# 3.20 Resistance & Illumination

## Modelling the Variation of Resistance with Illumination

• Light can cause a change in conductivity of some semi-conductors
• When light is absorbed by the material it causes more electrons to be available for conduction

• An increase in the number of conduction electrons reduces the resistance

## Resistance & Illumination for LDRs

• A light-dependent resistor (LDR) is a non-ohmic conductor and sensory resistor
• Its resistance automatically changes depending on the light energy falling onto it (illumination)
• As the light intensity increases, the resistance of an LDR decreases

Resistance of an LDR depends on the light intensity falling on it

• This is shown by the following graph:

Graph of light intensity and resistance for an LDR

• LDRs can be used as light sensors, so, they are useful in circuits which automatically switch on lights when it gets dark, for example, street lighting and garden lights
• In the dark, its resistance is very large (millions of ohms)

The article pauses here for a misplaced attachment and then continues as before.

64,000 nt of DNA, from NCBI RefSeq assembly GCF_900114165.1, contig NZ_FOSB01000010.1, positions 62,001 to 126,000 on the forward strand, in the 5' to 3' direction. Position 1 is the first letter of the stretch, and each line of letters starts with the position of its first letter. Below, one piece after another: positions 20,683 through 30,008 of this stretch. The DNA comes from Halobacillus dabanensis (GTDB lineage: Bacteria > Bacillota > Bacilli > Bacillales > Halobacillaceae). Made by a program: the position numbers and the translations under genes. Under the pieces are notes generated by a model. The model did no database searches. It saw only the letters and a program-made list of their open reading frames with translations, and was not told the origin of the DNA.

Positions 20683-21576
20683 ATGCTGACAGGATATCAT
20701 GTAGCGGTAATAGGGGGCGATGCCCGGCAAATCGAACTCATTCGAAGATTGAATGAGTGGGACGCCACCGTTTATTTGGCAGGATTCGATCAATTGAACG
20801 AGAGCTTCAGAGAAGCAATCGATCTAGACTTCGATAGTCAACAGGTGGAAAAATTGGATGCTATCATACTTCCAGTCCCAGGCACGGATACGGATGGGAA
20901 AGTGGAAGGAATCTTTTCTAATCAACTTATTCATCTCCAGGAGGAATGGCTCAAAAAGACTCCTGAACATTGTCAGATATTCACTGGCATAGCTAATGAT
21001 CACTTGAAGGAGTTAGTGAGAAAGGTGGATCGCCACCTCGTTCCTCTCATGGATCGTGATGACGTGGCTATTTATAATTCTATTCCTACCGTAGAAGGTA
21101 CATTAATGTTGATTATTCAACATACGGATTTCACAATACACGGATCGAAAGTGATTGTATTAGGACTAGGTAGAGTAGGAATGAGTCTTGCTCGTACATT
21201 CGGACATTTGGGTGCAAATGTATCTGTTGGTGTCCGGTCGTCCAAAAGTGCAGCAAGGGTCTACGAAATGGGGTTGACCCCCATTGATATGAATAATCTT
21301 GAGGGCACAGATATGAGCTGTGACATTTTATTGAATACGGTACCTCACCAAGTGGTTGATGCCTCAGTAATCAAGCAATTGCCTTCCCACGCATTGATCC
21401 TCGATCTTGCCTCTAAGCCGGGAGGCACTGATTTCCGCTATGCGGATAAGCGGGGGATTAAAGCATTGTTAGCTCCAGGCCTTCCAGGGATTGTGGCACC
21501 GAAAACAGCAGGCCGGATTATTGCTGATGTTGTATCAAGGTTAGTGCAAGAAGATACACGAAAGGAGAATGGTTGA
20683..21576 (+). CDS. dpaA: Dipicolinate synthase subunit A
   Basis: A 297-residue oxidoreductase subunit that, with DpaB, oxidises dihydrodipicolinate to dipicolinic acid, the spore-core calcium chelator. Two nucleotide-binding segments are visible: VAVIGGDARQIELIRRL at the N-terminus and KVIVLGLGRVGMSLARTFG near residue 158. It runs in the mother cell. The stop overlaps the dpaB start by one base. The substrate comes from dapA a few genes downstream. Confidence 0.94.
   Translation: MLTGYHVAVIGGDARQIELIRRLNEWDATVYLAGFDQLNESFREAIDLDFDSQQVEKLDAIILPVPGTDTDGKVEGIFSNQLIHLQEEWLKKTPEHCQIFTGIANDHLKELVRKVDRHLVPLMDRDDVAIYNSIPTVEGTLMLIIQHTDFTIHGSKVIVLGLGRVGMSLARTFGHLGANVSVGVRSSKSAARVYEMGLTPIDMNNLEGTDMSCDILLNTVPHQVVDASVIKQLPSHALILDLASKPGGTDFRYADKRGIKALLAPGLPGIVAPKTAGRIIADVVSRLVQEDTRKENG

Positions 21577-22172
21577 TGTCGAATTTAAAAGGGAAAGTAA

• In bright light, its resistance is small (tens of ohms)

LDRs are used for automatic street lights

#### Worked example

The graphs show various possible relationships between current and voltage through a component.

Which graph best represents the relationship between the current and voltage of an LDR?

Step 1: Consider the relationship between light intensity and resistance

• As light intensity increases, resistance decreases in an LDR
• If the resistance decreases then the potential difference will increase

Step 2: Consider a relevant equation

• Ohm’s law states that V = IR
• The resistance is equal to V/I or 1/R = I/V = gradient of the graph
• Since R decreases, the value of 1/R increases, so the gradient must increase

Step 3: State the conclusion

• Therefore, I increases with changing V with an increasing gradient
• This is seen in graph A

### Get unlimited access

to absolutely everything:

• Unlimited Revision Notes
• Topic Questions
• Past Papers